We expect the global expansion to gain strength with broadening contributions from manufacturing, the consumer, and policy stimulus. Inflationary impulses vary in their drivers and effects across geographies and influence on global central bank policy.
Rising inflation can be “good,” “bad,” or “ugly.” We see a “good” variant in the US, where limited slack in the economy and wage inflation impulses are feeding through the supply chain. Europe’s “bad” inflation is driven in part by energy prices, whereas in the UK, the “ugly” combination of rising energy prices and the shock of rapid Sterling depreciation is still being felt.
Key central bank policy has been pulled forward by strength in economic data, led by manufacturing and the consumer. During peak Brexit uncertainty in 2016, both the European Central Bank and Bank of England were not expected to raise short-term rates for at least 5 years. Today, the expected timeframe has shortened meaningfully.
Top Chart Notes: Analysis is from January 2016–February 2017, latest available data, for each respective country. The 10-Year breakeven inflation rate is what market participants expect inflation to be in the next 10 years, on average, which is derived from each country's 10-Year sovereign yield and its respective 10-Year inflation-indexed security. Bottom Chart Notes: As of February 28, 2017. Euro area and UK are respectively based on the EUR and UK region “Morgan Stanley Months to 1st rate hike” indices. The economic and market forecasts presented herein are for informational purposes as of the date of this presentation. There can be no assurance that the forecasts will be achieved.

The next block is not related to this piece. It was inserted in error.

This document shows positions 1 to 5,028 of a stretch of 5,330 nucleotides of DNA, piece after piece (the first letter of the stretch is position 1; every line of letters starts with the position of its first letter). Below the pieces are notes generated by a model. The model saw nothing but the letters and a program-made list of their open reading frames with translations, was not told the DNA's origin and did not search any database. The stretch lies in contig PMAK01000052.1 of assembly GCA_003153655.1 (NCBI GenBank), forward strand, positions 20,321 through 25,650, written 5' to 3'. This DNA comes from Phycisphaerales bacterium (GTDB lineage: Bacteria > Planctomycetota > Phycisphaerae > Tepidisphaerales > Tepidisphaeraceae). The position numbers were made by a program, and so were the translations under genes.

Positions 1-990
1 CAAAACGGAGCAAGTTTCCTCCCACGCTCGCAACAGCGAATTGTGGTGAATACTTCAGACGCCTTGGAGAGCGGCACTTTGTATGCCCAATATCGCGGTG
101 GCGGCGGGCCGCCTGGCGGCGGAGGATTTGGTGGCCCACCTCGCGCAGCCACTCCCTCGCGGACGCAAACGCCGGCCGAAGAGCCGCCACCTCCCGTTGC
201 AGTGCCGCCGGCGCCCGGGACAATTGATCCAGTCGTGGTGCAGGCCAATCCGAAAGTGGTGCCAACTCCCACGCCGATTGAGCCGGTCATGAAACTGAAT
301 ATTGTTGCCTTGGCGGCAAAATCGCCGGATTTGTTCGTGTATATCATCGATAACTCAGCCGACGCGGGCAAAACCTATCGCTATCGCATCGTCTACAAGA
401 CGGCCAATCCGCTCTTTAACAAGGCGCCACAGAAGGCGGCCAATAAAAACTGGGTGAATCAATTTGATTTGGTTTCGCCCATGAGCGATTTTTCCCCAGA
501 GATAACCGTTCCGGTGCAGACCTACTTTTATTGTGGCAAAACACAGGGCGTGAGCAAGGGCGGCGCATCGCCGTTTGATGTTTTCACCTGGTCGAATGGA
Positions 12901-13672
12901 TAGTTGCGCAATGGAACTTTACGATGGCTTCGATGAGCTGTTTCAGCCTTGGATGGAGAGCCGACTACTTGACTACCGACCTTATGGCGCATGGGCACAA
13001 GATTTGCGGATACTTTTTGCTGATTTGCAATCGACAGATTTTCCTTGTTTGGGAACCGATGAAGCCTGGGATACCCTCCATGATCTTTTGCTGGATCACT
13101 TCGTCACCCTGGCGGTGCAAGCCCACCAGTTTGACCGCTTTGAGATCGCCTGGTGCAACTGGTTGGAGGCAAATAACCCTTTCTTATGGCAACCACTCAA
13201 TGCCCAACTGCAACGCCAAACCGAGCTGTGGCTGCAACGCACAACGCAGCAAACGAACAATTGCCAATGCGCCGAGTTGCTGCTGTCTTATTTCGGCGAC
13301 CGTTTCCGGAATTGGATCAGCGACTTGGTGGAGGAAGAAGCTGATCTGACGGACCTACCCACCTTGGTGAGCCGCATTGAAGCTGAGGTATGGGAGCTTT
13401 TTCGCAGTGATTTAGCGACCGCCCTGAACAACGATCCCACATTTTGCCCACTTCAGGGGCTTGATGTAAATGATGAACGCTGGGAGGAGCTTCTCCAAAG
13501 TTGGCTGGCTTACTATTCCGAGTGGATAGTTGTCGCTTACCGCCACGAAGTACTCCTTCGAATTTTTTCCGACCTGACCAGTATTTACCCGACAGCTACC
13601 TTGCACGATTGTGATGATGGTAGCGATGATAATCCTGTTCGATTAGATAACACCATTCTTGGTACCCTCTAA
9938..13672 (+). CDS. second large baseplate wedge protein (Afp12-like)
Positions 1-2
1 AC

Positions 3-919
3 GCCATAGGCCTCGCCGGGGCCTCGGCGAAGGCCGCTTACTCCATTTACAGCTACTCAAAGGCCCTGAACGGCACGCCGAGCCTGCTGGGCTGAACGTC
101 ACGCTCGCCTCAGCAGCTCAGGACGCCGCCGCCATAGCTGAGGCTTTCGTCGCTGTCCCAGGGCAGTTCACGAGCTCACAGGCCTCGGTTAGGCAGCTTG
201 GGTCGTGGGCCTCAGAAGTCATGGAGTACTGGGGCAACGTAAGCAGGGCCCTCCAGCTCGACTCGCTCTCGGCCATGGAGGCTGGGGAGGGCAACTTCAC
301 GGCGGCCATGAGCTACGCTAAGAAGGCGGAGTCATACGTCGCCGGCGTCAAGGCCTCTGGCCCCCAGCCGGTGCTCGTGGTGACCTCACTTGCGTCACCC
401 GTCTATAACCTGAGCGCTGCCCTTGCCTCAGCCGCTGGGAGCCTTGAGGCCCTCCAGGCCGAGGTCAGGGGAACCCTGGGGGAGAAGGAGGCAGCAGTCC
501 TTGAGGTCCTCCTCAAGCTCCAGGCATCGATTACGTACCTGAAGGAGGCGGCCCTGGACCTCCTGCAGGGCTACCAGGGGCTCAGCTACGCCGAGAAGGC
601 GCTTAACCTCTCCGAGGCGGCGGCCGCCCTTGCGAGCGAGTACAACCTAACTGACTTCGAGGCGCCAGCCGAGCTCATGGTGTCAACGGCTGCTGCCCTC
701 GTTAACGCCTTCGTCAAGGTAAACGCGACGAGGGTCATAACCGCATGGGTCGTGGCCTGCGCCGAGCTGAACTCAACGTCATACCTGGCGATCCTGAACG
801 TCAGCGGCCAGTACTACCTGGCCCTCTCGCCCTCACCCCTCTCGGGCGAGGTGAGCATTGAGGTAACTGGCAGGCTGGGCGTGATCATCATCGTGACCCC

Global stocks may offer an attractive mixture of earnings, valuation, and security selection opportunities. Full US valuations may limit upside gains until the political landscape is clarified.
Higher rates may be underpinned by evolving monetary policy, accelerating global growth, shrinking excess capacity, and reflationary policy.
Tighter US credit spreads and higher leverage reflect late-cycle conditions, leaving us cautious on investment-grade and highyield beta, but constructive on idiosyncratic deployment.
After a period of consolidation, potentially sizable global rate differentials lead us to renew our stronger Dollar view, while Sterling could trade in concert with Brexit developments.
Markets may remain buoyed by pro-growth policy and macro data, but these tailwinds face growing pressures from higher rates, full valuations, and a prolonged legislative process.